When it comes to this year's Yuletide movie offerings, our critic David Edelstein is generally a cheery man. Still, he's got coal for some stockings:
Every holiday movie season people ask my least favorite question: "Who will win the Oscar?" I generally say, "Beats me!" But this year I have a ready answer: "Someone not charged with sexual harassment."
That's not even a joke. Just ask Kevin Spacey, who went bye-bye from the kidnapping drama "All the Money in the World." It was finished, but that didn't stop director Ridley Scott from reshooting Spacey's scenes with Christopher Plummer.
Do the seams show? No, but that's not surprising. Every movie is bits and pieces cut together to present the illusion of fluidity.
And Plummer is up for the job. As skinflint billionaire J. Paul Getty, who was too cheap to pay the ransom for his kidnapped grandson, he grandstands in long shot, and in close-up lets his eyes go chillingly dead. He could be playing Kevin Spacey!
The reason to see the movie is Michelle Williams, tough and haggard and totally convincing as the boy's desperate mom.
If you want to see the anti-Kevin-Spacey this season, there's a Tom Hanks movie -- Hanks being Hollywood's fabled "nicest man" (though I have my suspicions he's a serial killer).
He and Meryl Streep play editor Ben Bradlee and publisher Katherine Graham in Steven Spielberg's crackerjack newspaper saga "The Post," which centers on the Washington paper's agonized fight in the early '70s to print the Pentagon Papers -- classified documents showing higher-ups thought the Vietnam War was unwinnable even as they kept sending soldiers to fight and die.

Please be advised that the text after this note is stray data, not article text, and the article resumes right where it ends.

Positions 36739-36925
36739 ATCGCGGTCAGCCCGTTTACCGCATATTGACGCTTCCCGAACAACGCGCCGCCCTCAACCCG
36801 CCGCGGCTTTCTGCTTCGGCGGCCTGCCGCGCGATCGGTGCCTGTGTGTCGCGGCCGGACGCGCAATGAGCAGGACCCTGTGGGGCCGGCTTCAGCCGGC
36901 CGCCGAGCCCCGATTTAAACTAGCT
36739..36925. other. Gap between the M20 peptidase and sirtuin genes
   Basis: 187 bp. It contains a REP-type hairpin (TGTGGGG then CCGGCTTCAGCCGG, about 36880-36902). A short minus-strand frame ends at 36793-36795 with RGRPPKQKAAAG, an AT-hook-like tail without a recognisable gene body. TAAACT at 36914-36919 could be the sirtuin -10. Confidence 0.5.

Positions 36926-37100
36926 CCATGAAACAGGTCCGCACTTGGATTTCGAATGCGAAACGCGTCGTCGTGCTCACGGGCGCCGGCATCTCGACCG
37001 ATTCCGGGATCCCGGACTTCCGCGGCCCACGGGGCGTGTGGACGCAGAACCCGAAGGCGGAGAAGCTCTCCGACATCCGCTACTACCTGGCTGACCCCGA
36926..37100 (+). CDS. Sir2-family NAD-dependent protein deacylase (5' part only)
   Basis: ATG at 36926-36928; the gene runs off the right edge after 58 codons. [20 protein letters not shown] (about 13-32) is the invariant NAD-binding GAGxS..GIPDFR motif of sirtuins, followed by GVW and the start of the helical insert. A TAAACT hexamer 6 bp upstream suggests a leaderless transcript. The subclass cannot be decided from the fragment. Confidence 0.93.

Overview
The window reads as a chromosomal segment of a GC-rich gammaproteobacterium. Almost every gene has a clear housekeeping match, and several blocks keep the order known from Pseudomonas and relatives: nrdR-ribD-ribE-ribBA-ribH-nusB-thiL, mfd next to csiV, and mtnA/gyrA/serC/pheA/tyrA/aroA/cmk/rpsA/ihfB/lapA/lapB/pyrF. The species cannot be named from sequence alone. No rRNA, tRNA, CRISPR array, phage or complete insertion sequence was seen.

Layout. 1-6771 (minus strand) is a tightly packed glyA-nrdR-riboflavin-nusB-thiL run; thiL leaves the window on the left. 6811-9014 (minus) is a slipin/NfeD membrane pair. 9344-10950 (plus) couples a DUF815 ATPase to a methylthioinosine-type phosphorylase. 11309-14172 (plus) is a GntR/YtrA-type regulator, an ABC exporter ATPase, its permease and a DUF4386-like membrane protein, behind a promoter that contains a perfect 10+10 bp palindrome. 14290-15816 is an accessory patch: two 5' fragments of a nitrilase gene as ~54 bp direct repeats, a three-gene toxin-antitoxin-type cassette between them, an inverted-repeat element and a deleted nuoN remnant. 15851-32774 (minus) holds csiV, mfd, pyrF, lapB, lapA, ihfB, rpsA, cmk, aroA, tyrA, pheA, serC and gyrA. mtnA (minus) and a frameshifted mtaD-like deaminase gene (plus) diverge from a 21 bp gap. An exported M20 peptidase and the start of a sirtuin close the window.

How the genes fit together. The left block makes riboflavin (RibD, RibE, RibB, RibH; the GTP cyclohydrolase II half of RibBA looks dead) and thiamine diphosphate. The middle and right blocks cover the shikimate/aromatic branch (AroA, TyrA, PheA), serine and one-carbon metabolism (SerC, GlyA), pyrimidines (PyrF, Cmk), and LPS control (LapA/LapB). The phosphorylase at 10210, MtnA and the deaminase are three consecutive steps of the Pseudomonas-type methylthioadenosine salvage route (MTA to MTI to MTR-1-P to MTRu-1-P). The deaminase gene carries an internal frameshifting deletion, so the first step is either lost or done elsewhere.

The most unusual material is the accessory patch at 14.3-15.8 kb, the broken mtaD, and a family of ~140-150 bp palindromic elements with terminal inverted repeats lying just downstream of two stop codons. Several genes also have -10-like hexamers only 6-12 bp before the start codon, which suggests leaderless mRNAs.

Another fabled nice guy is Hugh Jackman, who plays circus impresario P.T. Barnum in the numbskull family musical "The Greatest Showman." Barnum was (by some accounts) a conscientious man, but the movie makes him St. Phineas -- it says his museum of so-called "freaks" gave outcasts a sense of worth.
I found the heavily-edited songs with voices that sound disembodied abrasively horrible. But I did hear people singing them as they left the theater. And the singer Zendaya? She's nice.
Finally, director Paul Thomas Anderson reunites with his star from "There Will Be Blood," Daniel Day-Lewis, in the psychodrama "Phantom Thread," in which Day Lewis plays a British women's fashion designer whose sacred creative space cannot be violated.
It's quiet, elegant, deadpan-funny, and in its last act, deeply perverse.
Day-Lewis has said this will be his last-ever movie. Now that's a petition I'd sign: We demand that Daniel Day Lewis continue to serve as our greatest actor … or else.